A Canterbury Tale…

April 2019

It had been a while since we had jumped across the Tasman Sea and visited the awesome New Zealand. On Previous trips we had visited North Island and spent time around Auckland. Then we had ventured down to Queenstown and spent a week there.

Looking at the map it left us a huge block in the centre to explore so we devised a plan to begin in Christchurch, hit the road and take in a few places before flying to Wellington (and visit Weta World) for the last few days.

From Christchurch to Wellington

We landed in Christchurch early in the morning and had a full day and night before picking up our hire car. Checking into our hotel (a great choice over an AirBnB – more on that later) we dropped the bags and got out and about to explore this city.

Establshed as a city in 1856 by Royal Charter it is the oldest city in New Zealand. The Canterbury Association, the group tasked with the creation of a colony in this part of the world named the city after Christ Church in Oxford. Agriculture became the main industy here as well as playing host to a blossoming academic and scientific community. It is one of the 5 Gateway cities to the Antarctic.

Grabbing a quick breakfast with a modified coffee order given we were in New Zealand. (Australia = Skim Flat White ; New Zealad = Trim Flat White) we took our map and planned a walking route.

We made our way to Cathedral Square, the center of the city and we were quite shocked at what we found. We had heard of the Earthquake in 2011 but had assumed that a lot of the damage had been restored. We did not expect to find the shell of the Cathedral still standing. On later research it seems that politics and local objections to plans had gotten in the way and funding was an issue. (this stood is stark contrast to the rolling event related to the Notre Dame Cathedral Fire and the amount of money that was being thrown into that  Cathedrals restoration).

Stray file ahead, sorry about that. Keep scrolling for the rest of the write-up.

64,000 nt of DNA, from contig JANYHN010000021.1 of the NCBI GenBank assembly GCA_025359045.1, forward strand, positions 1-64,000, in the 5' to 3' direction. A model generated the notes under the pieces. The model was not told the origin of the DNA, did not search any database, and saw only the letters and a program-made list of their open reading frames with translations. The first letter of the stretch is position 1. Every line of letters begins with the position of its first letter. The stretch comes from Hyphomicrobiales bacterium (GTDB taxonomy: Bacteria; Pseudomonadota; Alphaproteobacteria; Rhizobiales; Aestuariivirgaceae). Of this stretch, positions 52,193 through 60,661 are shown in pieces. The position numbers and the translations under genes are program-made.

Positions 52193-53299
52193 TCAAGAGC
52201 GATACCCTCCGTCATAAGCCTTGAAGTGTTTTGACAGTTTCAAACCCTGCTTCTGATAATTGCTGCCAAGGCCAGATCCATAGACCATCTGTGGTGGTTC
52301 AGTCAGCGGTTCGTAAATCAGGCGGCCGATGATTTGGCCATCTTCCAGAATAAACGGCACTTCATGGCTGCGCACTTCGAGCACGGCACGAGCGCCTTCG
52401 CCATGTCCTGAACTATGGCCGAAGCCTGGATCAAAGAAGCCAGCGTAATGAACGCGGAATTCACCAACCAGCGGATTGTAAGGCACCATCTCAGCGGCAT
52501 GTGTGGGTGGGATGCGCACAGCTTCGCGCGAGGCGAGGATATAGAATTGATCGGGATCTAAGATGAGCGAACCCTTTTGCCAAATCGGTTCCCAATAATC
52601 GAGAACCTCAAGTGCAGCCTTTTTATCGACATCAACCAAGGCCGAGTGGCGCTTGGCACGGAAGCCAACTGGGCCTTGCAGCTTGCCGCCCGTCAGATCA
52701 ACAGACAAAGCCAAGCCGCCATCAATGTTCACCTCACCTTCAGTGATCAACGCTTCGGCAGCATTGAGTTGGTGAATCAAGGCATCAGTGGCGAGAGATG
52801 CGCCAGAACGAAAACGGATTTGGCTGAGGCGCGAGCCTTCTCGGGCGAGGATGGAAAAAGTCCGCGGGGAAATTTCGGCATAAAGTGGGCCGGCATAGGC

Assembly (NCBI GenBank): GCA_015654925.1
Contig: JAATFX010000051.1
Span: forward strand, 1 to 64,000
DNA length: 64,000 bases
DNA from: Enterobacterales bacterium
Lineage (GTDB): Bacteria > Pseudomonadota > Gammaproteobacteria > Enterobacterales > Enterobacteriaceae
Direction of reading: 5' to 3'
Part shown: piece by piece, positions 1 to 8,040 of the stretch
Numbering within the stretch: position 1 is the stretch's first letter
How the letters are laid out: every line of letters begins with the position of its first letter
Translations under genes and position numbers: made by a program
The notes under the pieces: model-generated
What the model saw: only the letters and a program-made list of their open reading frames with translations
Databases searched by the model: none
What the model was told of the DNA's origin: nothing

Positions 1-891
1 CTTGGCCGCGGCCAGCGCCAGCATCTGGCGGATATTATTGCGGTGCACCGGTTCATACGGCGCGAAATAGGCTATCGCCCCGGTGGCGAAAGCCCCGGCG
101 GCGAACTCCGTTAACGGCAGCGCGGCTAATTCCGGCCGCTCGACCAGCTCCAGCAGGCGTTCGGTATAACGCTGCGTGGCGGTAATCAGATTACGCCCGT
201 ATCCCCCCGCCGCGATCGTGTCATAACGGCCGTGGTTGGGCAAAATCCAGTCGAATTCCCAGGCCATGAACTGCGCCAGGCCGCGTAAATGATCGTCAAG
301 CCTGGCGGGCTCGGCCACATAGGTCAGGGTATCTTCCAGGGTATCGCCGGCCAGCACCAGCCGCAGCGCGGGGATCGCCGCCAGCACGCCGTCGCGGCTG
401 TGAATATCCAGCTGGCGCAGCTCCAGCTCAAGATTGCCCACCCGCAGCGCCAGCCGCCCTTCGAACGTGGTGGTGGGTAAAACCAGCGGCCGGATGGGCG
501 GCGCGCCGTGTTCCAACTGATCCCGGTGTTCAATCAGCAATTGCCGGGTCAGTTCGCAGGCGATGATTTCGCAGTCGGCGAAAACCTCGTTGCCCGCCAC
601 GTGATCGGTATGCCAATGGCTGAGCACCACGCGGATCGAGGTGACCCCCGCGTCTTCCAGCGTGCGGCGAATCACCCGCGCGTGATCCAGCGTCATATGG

This was all a shame. The Gothic design of the Cathedral had been commissioned from George Gilbert Scott ( see also St Pancra Railway Station in London and St Mary’s Cathedral in Edinburgh). It had survived and been rebuilt 5 other times due to earthquakes but this 6th impact was too much.

Other occupants of the square seemed to be a little less worse for wear – including the OGB – Old Government Building. A heritage listed building that is now home to a hotel and fancy cocktail bar.

Tradition meets Transition

A question then formed in our brains. If this is the main Anglican Cathedral in Christchurch and it has been out of action for almost 10 years – where does everyone (Anglican) go to worship?

We found our answer a couple of blocks due east and across the road from Latimer Square. Designed by Japanese architect Shigeru Ban, a mastermind of build relief housing and buildings in other grief stricken places such as Kobe (1995 Earthquake) and Rwanda. Shigeru’s method is to use recycled cardboard tubes and paper to create efficient and quick relief.

The Cardboard Cathedral is quite a unique building with 8 shipping containers creating the main side walls, triangular glass replacing the traditional rose window and 96 cardboard and wood columns hositing a polycarbon triangular roof. It looks very modern and not out of place in Scandinavia.

The Cathedral was opened on 6th August 2013 and represented the first significant building to be rebuilt since the earthquake struck and 7 years on it is still hosting service, events and concerts.

Wounds old and new

We made our way back into the city, keeping to our general westerly direction and went down Cashel Street – one of the main shopping promenades in the city before hitting the Avon River and the Bridge of Remembrance  – an stone archway dedicated to the fallen of World War 1 and every conflict involving New Zealanders since.

The entire riverbank of the Avon River forms an inner city parkland with a number of other memorials and dedications lining it – further south is the National Memorial to the Canterbury Earthquarke in 2011. Further north towards Wocester Street is a statue to Robert Falcon Scott.- the famous Antarctic Explorer and Royal Navy officer.


We continued past the riverbank, towards the Botanic Gardens stopping briefly at the Arts Centre (Te Matatiki Toi Ora) – a great modern day arts focussed re-use of the once Canterbury College. Of the 23 buildings on this site – 21 are Heritage Listed. There is even a plague celebrating the most famous of previous tenants – Lord Ernst Rutherford – the father of Nuclear Physics – who studied here between 1890 and 1895. These days the wonders of science, food science to be correct, can be witnessed (and tasted) at the Fudge Cottage located in the building.